Their position yielded numerous advantages for the prisoner functionaries; they lived immeasurably better than the bulk of the prisoners. They were housed either in separate rooms of the block or in their own blocks with much lower occupancy than the prisoner barracks. Their position in the prisoner hierarchy also enabled them to create a network of socially dependent relationships that could serve to procure better clothing from “Canada” or good food, or even to blackmail young inmates into providing sexual services. The majority of the prisoner functionaries doubtless used their position primarily to ensure their own survival. But many also caused other inmates to suffer in order to protect their own position with respect to the SS, whereas others tried to enable even ordinary prisoners to survive.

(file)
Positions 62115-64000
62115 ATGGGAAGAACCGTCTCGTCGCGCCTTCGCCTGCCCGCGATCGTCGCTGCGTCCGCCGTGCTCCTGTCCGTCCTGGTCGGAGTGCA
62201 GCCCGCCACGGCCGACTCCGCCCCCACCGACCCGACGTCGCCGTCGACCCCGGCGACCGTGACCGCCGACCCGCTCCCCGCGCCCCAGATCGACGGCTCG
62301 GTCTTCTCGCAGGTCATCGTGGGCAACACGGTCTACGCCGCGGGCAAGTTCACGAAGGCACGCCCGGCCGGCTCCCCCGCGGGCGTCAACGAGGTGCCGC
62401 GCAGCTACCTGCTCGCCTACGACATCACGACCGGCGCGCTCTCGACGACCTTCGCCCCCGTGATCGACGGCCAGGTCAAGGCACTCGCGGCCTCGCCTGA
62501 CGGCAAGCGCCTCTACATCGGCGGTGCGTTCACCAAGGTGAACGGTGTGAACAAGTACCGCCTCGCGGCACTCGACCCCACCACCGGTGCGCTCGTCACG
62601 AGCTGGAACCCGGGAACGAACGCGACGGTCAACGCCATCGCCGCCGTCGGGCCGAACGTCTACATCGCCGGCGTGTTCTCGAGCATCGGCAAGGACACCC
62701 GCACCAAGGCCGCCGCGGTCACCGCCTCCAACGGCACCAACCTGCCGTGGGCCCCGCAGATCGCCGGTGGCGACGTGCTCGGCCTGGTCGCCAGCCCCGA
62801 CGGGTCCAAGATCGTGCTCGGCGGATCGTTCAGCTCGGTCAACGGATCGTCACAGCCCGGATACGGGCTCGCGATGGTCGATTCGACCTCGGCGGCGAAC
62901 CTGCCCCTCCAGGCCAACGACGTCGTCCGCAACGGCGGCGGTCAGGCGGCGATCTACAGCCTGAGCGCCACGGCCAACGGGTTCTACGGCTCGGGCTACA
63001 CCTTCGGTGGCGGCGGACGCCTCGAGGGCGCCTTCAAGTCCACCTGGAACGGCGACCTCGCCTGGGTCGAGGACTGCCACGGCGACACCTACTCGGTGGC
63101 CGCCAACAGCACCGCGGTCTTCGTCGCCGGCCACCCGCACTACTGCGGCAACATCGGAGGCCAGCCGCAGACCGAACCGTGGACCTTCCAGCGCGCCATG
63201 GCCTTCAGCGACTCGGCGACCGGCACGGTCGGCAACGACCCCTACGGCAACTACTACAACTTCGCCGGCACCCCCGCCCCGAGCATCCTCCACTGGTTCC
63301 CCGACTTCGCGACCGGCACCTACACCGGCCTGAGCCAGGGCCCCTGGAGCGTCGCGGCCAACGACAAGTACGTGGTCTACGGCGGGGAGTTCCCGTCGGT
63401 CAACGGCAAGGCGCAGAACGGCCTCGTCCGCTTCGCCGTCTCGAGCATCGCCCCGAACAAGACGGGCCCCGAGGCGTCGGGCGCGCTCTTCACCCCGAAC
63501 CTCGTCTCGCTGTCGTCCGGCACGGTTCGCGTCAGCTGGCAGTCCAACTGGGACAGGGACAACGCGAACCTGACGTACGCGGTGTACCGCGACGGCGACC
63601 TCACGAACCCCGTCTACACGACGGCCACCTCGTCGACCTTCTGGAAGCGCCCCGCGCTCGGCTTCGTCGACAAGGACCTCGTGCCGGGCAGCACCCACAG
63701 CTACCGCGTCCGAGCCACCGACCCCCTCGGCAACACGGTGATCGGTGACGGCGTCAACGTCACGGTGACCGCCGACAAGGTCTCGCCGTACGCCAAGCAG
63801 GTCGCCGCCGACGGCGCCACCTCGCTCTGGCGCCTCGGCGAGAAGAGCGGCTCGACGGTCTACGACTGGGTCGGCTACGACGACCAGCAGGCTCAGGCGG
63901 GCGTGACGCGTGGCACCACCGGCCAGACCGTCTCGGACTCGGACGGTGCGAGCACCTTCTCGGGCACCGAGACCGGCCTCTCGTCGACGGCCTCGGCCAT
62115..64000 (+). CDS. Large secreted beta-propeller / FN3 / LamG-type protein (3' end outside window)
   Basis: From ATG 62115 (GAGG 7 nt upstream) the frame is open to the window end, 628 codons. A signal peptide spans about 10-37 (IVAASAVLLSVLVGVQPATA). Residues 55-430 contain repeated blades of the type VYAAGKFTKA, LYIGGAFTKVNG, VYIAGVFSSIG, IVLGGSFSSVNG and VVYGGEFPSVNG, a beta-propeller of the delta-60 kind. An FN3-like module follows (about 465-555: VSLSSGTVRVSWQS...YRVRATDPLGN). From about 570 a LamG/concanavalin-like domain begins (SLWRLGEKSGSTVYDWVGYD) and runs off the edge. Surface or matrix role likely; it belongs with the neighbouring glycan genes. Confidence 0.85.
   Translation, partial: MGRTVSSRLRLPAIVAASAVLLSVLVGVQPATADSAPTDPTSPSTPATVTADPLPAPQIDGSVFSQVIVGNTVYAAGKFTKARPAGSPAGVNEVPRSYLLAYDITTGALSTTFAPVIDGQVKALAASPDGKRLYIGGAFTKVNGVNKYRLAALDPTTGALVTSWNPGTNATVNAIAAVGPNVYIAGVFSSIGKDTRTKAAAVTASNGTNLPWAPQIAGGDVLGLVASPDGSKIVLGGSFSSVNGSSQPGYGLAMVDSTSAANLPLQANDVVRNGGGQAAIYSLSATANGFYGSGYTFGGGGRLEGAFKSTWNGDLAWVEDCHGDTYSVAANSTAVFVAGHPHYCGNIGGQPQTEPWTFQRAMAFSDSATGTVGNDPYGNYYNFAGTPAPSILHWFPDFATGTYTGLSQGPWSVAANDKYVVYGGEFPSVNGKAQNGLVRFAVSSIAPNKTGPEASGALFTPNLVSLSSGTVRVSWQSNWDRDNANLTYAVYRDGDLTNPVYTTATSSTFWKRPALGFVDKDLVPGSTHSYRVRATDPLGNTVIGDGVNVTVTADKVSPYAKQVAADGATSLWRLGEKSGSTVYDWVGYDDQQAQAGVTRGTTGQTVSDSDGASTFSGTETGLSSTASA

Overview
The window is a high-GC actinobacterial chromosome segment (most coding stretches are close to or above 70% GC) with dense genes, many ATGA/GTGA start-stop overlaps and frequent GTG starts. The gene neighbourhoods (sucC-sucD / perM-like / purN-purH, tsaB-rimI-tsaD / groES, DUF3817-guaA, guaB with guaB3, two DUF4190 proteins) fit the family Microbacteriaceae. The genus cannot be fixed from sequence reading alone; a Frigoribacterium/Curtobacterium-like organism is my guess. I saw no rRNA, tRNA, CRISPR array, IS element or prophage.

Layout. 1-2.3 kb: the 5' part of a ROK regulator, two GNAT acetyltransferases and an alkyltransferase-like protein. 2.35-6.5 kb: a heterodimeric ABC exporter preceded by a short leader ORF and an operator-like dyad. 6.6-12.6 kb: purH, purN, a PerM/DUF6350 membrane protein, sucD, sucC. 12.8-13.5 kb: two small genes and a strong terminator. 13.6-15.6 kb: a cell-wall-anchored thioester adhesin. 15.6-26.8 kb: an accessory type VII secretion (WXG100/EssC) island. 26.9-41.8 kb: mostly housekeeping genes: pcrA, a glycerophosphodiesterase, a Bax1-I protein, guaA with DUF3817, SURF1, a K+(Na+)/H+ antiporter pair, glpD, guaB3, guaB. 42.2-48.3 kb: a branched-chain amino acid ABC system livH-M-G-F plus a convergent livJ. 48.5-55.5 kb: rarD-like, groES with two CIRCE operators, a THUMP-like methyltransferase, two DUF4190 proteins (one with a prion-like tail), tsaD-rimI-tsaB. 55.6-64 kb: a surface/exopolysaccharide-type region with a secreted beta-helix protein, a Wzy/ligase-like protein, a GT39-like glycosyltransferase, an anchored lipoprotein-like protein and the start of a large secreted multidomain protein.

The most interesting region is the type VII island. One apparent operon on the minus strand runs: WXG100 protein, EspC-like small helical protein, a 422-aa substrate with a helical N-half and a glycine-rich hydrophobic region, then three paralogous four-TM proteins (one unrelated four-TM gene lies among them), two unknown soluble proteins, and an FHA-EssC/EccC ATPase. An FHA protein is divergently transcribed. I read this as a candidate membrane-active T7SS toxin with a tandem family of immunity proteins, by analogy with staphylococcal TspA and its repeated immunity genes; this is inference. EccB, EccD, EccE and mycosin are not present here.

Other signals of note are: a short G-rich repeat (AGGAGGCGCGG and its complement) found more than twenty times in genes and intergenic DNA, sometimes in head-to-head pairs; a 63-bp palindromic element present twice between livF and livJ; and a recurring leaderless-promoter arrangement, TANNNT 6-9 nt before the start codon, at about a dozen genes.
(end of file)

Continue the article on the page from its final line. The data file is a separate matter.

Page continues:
(MN; transl. KL)


[Posener, Curt]: “Zur Geschichte des Lagers Auschwitz-Monowitz (BUNA).” Unpublished manuscript, undated, 53 pages. Archive of the Fritz Bauer Institute.



Kleinmann, Fritz: “Überleben im KZ.” In: Reinhold Gärtner / Fritz Kleinmann, eds.: Doch der Hund will nicht krepieren… Tagebuchnotizen aus Auschwitz. Thaur: Kulturverlag, 1995, pp. 34–114.

Wagner, Bernd C.: IG Auschwitz. Zwangsarbeit und Vernichtung von Häftlingen des Lagers Monowitz 1941–1945. Munich: Saur, 2000.

White, Joseph Robert: “IG Auschwitz: The Primacy of Racial Politics.” Ph.D. dissertation, University of Nebraska at Lincoln, NE, 2000.